Early Origins of the Addelsey family
Yorkshire at Chapel Haddlesey, a village and civil parish about five miles from Selby. West Haddlesey and East Haddlesey are townships nearby. The villages dates back to c. 1030 when they were known Hathel-sae and probably derived their name from the Old English words "hathal" + "sae," collectively meaning "marshy pool in a hollow." CITATION[CLOSE]
Mills, A.D., Dictionary of English Place-Names. Oxford: Oxford University Press, 1991. Print. (ISBN 0-19-869156-4) Some of the earliest record of the name appear in the Yorkshire Poll Tax Rolls of 1379 where Wilhelmus de Hathelsay, Johannes Hathelsay and Juliana Hathelsay were all listed at Selby. CITATION[CLOSE]
Bardsley, C.W, A Dictionary of English and Welsh Surnames: With Special American Instances. Wiltshire: Heraldry Today, 1901. Print. (ISBN 0-900455-44-6)
Early History of the Addelsey family
Another 185 words (13 lines of text) covering the years 1379, 1455 and 1487 are included under the topic Early Addelsey History in all our PDF Extended History products and printed products wherever possible.
Addelsey Spelling Variations
hundred years that the English language has been standardized. For that reason, early Anglo-Saxon surnames like Addelsey are characterized by many spelling variations. As the English language changed and incorporated elements of other European languages, even literate people changed the spelling of their names. Scribes and monks in the Middle Ages spelled names they sounded, so it is common to find several variations that refer to a single person. The variations of the name Addelsey include: Haddersley, Haddisley, Haddlesey, Hathersley, Hattersley, Hathersleigh, Haddersleigh, Haddelsey, Hathelsey, Hattelsey, Addersley, Attersleigh, Hadsley, Adsley, Attersley, Hadilsey, Hadelsey, Addilsey and many more.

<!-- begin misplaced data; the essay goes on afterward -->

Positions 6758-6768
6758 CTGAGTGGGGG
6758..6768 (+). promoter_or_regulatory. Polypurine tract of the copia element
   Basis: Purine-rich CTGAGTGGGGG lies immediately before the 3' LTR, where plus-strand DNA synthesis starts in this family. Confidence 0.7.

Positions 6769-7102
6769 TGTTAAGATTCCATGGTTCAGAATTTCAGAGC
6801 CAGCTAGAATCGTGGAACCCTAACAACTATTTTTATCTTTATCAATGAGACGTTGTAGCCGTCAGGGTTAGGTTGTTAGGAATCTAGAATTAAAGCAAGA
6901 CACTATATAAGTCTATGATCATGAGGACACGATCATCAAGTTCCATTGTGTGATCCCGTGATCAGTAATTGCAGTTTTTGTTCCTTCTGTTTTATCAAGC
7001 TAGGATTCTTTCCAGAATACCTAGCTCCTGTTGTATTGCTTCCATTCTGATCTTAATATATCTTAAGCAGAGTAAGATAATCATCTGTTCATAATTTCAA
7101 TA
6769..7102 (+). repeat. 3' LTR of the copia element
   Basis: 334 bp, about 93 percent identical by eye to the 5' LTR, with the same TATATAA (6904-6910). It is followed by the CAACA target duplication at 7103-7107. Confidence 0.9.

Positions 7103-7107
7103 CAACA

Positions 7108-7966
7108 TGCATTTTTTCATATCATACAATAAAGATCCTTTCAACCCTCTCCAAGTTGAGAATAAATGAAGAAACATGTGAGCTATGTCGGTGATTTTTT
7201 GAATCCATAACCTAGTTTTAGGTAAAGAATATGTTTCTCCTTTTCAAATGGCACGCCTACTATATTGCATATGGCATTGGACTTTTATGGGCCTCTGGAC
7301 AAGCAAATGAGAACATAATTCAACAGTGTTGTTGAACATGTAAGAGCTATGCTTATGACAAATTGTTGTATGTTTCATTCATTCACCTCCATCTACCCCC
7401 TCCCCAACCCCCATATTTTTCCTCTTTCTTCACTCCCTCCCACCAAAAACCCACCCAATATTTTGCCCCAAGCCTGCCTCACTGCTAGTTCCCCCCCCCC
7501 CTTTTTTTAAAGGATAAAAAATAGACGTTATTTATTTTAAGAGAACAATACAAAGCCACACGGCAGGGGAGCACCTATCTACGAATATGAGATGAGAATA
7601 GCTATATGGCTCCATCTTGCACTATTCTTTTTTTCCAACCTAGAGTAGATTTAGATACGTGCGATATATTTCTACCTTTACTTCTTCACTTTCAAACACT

Early Notables of the Addelsey family (pre 1700)
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Migration of the Addelsey family to the New World and Oceana
Many English families tired of political and religious strife left Britain for the new colonies in North America. Although the trip itself offered no relief - conditions on the ships were extremely cramped, and many travelers arrived diseased, starving, and destitute - these immigrants believed the opportunities that awaited them were worth the risks. Once in the colonies, many of the families did indeed prosper and, in turn, made significant contributions to the culture and economies of the growing colonies. An inquiry into the early roots of North American families has revealed a number of immigrants bearing the name Addelsey or a variant listed above: John Attersley, who came to America in 1682; William Hattersley, who came to Maryland in 1763; Josiah Hattersley, who arrived in Maryland in 1775; Levi Hattersley, who arrived in Philadelphia in 1818.
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